A House Ethics Committee subpanel is investigating Republican Congressman Madison Cawthorn to determine whether he engaged in an improper relationship with a staff member and whether he improperly promoted a cryptocurrency in which he may have had an undisclosed financial interest.
The Democratic-led House Ethics Committee announced Monday that a unanimously established investigative subcommittee, led by Democratic Congresswoman Veronica Escobar, will investigate the North Carolina Republican’s relationship with the staff member and the cryptocurrency matter. Congress’ youngest member at 26, the Trump-backed Cawthorn lost his primary race earlier this month.
The investigation comes after a political action group opposing Cawthorn, American Muckrakers, filed a complaint with the Office of Congressional Ethics alleging multiple violations by Cawthorn and one of his House aides, claiming the congressman had provided the aide with free housing, travel and loans. The group cited social media posts suggesting a personal relationship between Cawthorn and the aide, Stephen Smith. Some in Cawthorn’s own party have pushed for an investigation as well. Senator Thom Tillis of North Carolina backed a Cawthorn challenger and and pushed for an ethics probe into Cawthorn, citing potential insider trading.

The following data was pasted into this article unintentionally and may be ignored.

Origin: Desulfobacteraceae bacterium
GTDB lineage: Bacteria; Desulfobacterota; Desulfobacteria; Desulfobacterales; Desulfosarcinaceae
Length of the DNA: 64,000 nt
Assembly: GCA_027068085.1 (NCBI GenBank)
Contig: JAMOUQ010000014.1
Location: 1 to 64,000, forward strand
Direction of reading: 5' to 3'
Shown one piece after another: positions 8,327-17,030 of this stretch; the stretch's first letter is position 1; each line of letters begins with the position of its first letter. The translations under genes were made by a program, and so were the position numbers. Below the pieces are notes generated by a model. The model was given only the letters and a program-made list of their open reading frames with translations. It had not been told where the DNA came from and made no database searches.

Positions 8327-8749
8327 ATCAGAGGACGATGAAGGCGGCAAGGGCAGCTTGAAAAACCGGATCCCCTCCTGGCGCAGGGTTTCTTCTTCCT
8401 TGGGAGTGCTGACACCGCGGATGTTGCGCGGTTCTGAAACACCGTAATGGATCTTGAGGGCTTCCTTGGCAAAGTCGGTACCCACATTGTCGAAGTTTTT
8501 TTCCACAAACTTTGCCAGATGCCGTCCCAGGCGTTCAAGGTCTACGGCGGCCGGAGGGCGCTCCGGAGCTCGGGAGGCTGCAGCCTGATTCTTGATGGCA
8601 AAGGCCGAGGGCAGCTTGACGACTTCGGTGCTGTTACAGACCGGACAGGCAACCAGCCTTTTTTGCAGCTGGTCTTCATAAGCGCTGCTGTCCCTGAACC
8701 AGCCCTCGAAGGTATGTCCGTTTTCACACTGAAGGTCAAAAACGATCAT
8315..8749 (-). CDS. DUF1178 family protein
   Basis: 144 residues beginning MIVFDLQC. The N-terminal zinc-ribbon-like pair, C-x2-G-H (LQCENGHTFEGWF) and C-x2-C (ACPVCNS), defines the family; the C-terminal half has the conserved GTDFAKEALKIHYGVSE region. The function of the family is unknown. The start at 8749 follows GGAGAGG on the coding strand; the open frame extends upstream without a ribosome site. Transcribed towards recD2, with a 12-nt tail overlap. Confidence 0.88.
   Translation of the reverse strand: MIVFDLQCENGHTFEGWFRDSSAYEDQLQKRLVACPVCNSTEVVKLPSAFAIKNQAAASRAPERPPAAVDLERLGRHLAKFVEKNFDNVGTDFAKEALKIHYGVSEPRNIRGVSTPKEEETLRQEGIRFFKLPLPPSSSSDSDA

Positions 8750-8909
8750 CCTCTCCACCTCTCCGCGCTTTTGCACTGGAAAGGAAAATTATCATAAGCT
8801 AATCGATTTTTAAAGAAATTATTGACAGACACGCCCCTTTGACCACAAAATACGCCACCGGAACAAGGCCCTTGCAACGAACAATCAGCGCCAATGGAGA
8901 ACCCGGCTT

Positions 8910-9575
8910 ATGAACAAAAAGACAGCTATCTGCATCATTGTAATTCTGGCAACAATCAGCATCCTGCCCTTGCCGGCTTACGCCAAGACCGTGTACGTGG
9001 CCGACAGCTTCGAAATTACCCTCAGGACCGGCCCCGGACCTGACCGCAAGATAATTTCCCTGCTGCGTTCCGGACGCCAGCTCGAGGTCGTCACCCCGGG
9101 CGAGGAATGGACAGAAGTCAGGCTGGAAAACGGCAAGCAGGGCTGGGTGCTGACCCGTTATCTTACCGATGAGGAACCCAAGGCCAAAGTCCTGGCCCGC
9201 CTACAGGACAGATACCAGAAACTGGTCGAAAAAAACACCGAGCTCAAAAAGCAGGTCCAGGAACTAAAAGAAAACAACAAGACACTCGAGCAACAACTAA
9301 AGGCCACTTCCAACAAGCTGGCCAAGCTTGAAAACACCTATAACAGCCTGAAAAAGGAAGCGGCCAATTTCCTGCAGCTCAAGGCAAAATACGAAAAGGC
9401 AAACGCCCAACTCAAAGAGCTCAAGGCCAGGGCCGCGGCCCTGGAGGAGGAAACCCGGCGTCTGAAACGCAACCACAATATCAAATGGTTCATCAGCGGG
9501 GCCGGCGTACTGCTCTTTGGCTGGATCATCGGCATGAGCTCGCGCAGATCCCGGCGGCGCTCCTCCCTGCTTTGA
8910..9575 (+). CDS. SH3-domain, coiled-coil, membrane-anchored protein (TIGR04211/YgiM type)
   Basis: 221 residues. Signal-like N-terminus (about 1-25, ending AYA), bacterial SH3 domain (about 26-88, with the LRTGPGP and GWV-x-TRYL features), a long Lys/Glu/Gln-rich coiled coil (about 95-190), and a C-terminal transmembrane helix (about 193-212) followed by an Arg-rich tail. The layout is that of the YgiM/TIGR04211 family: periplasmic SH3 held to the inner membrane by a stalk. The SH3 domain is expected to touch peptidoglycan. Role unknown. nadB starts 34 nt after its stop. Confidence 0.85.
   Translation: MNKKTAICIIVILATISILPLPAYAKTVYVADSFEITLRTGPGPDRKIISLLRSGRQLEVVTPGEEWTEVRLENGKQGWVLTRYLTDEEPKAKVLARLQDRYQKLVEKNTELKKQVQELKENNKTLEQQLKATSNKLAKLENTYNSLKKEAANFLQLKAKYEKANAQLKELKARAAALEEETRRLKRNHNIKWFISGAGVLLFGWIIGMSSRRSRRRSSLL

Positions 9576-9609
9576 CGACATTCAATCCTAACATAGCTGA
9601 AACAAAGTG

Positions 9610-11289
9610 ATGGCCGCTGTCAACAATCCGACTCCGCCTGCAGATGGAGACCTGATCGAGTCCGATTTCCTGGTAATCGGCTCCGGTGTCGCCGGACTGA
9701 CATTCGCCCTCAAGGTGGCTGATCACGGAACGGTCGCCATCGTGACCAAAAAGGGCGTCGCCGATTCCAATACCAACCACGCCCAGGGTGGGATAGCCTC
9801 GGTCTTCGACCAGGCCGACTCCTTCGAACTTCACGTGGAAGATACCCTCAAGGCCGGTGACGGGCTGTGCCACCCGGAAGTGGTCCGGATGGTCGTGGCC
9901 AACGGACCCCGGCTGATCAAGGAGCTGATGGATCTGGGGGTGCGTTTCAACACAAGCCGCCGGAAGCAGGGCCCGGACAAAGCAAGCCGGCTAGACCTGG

Cawthorn has declared the allegations a “coordinated assault,” and insisted in an ad that he won’t back down.
On Monday evening, Blake Harp, Cawthorn’s chief of staff said in statement, “We welcome the opportunity to prove that Congressman Cawthorn committed no wrongdoing and that he was falsely accused by partisan adversaries for political gain.”
“I’ve never folded in Washington and the swamp hates me,” he said in a video released last month, before the primary. “They want someone who will make backroom deals and sell out our values, and someone who will abandon ‘America first’ principles.”
Cawthorn drew attention earlier this year for claiming his colleagues invited him to an orgy, sparking criticism from some GOP colleagues. Cawthorn was also stopped with a loaded gun at an airport earlier this month in Charlotte, after authorities caught him trying to bring a handgun onto an airplane in Ashville early last year.
It isn’t clear how long the House Ethics panel’s work will take. The subcommittee also said Monday it will not investigate the congressman for driving with a revoked license and speeding in North Carolina.
Republican Rep. Michelle Fischbach and Democratic Rep. Lisa Blunt Rochester will also work on the investigative subcommittee.
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